Movie review: Heavy-handed history in ‘For Greater Glory’
Published: June 1, 2012 02:22PM
Updated: May 31, 2012 06:43PM
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Courtesy Hana Matsumoto | ARC Entertainment Andy Garcia plays a rebel general in Mexico's Cristeros War in the historical drama "For Greater Glory."

They don’t make grandiose historical epics like “For Greater Glory” anymore — because filmmakers in the past 50 years have discovered this thing called subtlety.

First-time director Dean Wright tries to bring sweeping grandeur to the story of the Cristeros War in Mexico, from 1926 to 1929, when Catholic rebels challenged the government’s attempts to rein in the Vatican’s influence on Mexican life.

Wright and screenwriter Michael Love fall squarely on the Catholic side, mythologizing the reluctant general, Enrique Gorostieta Velarde (Andy Garcia), who organized the ragtag rebels into an effective fighting force, while depicting the socialist President Calles (Ruben Blades) almost like a mini-Hitler.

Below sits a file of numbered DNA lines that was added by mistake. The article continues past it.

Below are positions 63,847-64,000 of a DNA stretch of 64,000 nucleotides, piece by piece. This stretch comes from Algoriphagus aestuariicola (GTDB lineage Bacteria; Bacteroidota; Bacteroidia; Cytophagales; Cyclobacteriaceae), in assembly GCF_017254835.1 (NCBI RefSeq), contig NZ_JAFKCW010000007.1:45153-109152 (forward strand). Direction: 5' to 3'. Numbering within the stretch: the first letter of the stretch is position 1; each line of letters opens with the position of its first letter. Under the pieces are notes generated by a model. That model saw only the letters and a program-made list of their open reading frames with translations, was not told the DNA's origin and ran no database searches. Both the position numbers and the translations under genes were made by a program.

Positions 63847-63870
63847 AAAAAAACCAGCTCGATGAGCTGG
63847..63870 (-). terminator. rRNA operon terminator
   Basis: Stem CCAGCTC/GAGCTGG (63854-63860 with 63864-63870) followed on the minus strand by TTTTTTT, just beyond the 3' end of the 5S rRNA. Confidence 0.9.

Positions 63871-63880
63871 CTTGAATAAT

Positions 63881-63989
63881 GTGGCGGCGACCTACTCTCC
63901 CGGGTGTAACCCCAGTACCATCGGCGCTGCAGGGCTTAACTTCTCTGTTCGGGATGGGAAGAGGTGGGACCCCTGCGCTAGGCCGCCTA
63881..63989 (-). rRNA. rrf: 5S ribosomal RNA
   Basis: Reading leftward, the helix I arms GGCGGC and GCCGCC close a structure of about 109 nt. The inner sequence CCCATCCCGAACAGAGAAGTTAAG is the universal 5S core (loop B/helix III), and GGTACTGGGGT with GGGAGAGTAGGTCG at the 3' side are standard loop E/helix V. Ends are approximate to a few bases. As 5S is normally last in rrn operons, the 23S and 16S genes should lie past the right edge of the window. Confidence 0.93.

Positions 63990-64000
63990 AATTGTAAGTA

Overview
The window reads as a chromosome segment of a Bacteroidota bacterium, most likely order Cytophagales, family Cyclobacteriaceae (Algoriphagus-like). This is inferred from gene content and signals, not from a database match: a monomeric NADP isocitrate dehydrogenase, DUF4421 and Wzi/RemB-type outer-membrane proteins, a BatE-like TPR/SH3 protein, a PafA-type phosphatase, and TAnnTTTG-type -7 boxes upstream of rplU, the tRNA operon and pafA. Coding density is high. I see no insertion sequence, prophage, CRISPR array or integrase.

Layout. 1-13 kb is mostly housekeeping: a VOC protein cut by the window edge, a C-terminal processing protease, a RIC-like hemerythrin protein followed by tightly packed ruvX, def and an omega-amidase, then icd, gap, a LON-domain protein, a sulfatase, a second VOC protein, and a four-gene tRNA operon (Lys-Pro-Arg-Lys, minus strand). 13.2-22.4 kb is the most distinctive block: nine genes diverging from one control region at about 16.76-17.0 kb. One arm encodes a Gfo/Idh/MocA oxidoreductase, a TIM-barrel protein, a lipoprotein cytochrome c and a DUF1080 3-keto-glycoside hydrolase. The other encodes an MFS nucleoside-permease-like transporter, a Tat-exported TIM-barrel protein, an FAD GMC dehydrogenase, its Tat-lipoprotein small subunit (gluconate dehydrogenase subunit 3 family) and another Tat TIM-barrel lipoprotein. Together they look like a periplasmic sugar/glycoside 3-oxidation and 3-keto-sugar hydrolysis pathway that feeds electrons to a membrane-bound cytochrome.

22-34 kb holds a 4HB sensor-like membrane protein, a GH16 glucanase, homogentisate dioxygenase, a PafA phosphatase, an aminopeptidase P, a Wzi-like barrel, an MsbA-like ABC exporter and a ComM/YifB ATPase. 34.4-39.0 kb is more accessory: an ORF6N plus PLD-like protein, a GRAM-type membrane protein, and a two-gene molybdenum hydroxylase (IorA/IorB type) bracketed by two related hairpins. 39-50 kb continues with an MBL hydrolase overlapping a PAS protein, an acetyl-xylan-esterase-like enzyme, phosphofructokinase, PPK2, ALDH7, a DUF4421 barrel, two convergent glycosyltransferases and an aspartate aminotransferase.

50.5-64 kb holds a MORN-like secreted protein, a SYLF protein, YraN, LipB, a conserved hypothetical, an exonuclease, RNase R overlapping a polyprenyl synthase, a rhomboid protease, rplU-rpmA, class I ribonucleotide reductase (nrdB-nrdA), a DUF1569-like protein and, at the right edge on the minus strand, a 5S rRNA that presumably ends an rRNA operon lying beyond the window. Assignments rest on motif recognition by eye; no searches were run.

The overstuffed drama includes a gun-toting priest (Santiago Cabrera), a subplot involving a 14-year-old rebel (Mauricio Kuri) who was later canonized by Pope John Paul II, a suggestion of a cabal between U.S. diplomats and the oil industry, and cameo roles for Eva Longoria and Peter O’Toole. What’s missing is any shading or nuance in a black hat/white hat telling of a little-known historical event.

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‘For Greater Glory’

Opens today at area theaters; rated R for war violence and some disturbing images; 131 minutes.